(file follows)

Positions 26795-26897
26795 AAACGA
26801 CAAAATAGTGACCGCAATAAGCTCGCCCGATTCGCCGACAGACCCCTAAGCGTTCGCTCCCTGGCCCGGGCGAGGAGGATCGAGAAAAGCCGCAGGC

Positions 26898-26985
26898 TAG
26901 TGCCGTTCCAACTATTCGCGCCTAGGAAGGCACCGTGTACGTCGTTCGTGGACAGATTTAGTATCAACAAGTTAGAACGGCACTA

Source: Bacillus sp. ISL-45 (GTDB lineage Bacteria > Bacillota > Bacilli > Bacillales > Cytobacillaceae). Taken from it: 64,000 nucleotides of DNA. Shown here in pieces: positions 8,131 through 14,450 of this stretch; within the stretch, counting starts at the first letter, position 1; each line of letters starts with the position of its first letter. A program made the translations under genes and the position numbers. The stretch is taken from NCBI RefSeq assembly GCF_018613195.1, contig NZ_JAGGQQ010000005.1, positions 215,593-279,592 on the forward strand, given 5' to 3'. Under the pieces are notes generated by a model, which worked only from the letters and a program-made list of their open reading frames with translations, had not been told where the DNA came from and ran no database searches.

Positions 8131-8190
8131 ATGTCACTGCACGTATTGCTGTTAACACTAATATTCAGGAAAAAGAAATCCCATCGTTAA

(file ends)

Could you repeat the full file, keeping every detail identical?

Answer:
Positions 26795-26897
26795 AAACGA
26801 CAAAATAGTGACCGCAATAAGCTCGCCCGATTCGCCGACAGACCCCTAAGCGTTCGCTCCCTGGCCCGGGCGAGGAGGATCGAGAAAAGCCGCAGGC

Positions 26898-26985
26898 TAG
26901 TGCCGTTCCAACTATTCGCGCCTAGGAAGGCACCGTGTACGTCGTTCGTGGACAGATTTAGTATCAACAAGTTAGAACGGCACTA

Source: Bacillus sp. ISL-45 (GTDB lineage Bacteria > Bacillota > Bacilli > Bacillales > Cytobacillaceae). Taken from it: 64,000 nucleotides of DNA. Shown here in pieces: positions 8,131 through 14,450 of this stretch; within the stretch, counting starts at the first letter, position 1; each line of letters starts with the position of its first letter. A program made the translations under genes and the position numbers. The stretch is taken from NCBI RefSeq assembly GCF_018613195.1, contig NZ_JAGGQQ010000005.1, positions 215,593-279,592 on the forward strand, given 5' to 3'. Under the pieces are notes generated by a model, which worked only from the letters and a program-made list of their open reading frames with translations, had not been told where the DNA came from and ran no database searches.

Positions 8131-8190
8131 ATGTCACTGCACGTATTGCTGTTAACACTAATATTCAGGAAAAAGAAATCCCATCGTTAA